In the image above, if the goal is to move the eye up the spire, then that is working nicely. If it is to stop at the top of the spire, perhaps with a “which way the wind blows” reference, then the image has a real problem: the clouds above the weathervane are significantly sharper than the weathervane itself. However, if the image is intended to point to heaven, or to the blue sky breaking though, or some similar intent where the sky and clouds, not the spire, are the final goal, then it will succeed. For stock use, producing multiple focal point images of such a shot, would be wise; as the designer, not the photographer, gets to decide where the emphasis needs to lie.
One point perspective is a powerful tool, creating tunnel-like symmetry and focus on whatever is at, or in front of, the vanishing point. But we nearly always use one point as a horizontal tool, looking down a corridor, tunnel, or street.
There is a second orientation which can be utilized for one point perspectives, one that still respects the rectangular geometry of most architecture. That is vertical one point. The image below is an even less common type of one point: an exterior vertical one point perspective. Typically exterior one point shots are reserved for creating powerful visuals in redwood groves or amongst other tall trees.
Here the mix of tall architecture, a convent bell tower, and Cypress trees, provides the encroaching elements from all four sides, which make a one-point work. Lighting provides a second layer to the image. But the single element that adds a living story to the shot is the crow, heading towards its nest in the belfry. The bird, and its relation to the belfry, was sufficiently important to my vision of this image that I took the best shot from the series, then rotated the crow 180 degrees, so that he was flying towards, not away from the nest. Other images had that direction of flight, but not that clarity of silhouette, so this edit offered the best solution to tell the story.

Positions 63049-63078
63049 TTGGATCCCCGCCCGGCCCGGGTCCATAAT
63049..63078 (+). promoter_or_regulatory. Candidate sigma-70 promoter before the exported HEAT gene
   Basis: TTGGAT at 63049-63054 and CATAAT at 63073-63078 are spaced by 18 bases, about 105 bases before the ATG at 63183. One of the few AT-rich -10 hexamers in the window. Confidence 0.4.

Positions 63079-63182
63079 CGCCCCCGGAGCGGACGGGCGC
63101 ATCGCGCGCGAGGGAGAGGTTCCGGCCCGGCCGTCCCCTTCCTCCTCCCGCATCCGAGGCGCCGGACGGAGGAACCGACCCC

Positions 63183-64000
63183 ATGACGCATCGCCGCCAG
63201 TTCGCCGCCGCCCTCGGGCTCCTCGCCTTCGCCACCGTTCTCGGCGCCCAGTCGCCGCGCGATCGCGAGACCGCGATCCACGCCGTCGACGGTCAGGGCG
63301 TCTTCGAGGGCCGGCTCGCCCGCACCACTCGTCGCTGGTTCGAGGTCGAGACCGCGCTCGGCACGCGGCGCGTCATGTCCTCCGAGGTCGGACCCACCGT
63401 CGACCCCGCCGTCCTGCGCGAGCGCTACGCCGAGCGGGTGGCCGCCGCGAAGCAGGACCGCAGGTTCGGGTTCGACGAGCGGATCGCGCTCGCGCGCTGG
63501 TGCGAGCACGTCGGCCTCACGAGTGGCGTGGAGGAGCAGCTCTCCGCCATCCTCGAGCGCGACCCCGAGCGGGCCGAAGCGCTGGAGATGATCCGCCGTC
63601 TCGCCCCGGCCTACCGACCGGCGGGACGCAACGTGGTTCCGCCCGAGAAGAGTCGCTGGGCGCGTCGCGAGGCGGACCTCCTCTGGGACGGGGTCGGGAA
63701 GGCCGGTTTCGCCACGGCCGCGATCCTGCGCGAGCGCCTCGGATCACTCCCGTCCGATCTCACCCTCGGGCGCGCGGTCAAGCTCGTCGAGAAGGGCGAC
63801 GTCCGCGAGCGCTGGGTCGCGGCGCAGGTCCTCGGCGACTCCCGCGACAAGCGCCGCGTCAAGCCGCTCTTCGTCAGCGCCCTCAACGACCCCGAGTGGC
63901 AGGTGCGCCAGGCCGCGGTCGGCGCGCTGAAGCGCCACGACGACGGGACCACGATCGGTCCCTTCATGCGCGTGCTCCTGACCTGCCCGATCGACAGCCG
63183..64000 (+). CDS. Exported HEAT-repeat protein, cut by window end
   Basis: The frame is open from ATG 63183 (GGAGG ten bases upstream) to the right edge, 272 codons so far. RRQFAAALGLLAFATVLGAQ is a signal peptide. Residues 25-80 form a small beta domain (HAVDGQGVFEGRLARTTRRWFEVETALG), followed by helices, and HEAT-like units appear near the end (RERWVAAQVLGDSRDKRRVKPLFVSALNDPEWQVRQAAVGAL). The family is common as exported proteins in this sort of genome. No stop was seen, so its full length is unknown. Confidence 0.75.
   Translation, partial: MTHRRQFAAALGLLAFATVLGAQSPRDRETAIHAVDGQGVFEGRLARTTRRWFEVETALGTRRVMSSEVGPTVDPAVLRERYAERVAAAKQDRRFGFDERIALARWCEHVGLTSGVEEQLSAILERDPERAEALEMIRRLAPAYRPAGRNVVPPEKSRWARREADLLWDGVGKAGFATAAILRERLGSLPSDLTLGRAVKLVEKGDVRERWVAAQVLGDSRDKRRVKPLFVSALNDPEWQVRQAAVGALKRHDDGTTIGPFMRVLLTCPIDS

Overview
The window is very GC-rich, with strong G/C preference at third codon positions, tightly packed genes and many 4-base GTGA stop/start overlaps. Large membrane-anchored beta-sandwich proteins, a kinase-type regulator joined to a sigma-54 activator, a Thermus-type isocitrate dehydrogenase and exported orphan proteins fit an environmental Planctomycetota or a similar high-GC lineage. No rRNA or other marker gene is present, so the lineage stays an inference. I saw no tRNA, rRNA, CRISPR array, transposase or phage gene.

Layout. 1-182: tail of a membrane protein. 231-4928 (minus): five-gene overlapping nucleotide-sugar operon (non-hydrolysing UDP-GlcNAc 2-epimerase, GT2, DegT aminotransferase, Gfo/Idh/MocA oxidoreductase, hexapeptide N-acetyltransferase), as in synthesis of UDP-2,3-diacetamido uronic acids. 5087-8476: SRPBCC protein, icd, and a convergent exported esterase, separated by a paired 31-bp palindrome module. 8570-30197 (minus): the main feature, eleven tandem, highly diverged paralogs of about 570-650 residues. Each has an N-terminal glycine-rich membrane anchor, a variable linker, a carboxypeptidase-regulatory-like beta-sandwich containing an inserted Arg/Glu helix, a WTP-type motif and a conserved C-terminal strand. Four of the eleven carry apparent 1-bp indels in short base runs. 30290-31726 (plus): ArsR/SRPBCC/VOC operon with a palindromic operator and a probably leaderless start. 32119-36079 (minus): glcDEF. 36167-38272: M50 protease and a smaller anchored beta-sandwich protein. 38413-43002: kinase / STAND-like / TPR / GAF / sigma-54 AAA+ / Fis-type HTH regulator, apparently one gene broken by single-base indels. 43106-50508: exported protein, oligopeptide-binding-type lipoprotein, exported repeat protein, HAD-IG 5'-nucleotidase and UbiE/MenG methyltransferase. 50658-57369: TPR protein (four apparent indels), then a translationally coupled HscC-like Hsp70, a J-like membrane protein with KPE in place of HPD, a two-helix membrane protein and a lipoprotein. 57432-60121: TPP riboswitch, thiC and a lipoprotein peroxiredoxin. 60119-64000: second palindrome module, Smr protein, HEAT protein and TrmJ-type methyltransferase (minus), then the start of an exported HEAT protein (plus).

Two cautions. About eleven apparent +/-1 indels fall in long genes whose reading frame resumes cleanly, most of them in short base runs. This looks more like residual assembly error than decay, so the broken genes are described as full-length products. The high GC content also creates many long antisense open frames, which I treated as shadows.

Part of landscape photography is the scouting of possible locations, and noting the best time of year, time of day, and weather conditions for shooting in each spot. However, this constant judging of the ideal can blind us to the beauty of the moment. The shot included with this article was taken in February, hardly the ideal month for photography in Tuscany. And it would be easy to become caught up in what the summer light, and the blooming roses, would do for this facade.
However there are aspects of this scouting shot that make it an interesting image in its own right. The hint of winter sky reflected in the window adds context. The Miller’s Thumb prospering by the steps, despite the season, adds life to the image, and the copper compounds sprayed on the rose bushes leaves a wonderful turquoise tint, that highlights the wintery forms of the bare rose bushes. The classic stone and brick colors of Tuscany are also different, under the cooler light. Overall this forms a palette of Tuscan Winter colors unique from the Summer colors we are accustomed to associating with Tuscany.
I’ve just completed judging the PhoozL Photography Contest of the Week. This week’s theme was Architectural Night Photography. From my overview:
“I was impressed by the quality of images submitted to the ‘Architecture Nights’ photo contest. Many were classic city skylines, with dramatic sunsets or colorful water reflections. A few stood out by offering unique perspectives or content, something that will stick with me and effect my vision in the future; which is always an important criteria for me when judging images.”
Here is the link on Phoozl to read more, to see the winners, and to read the critiques of them. Thanks to Harald Johnson for inviting me to participate in this PhoozL event.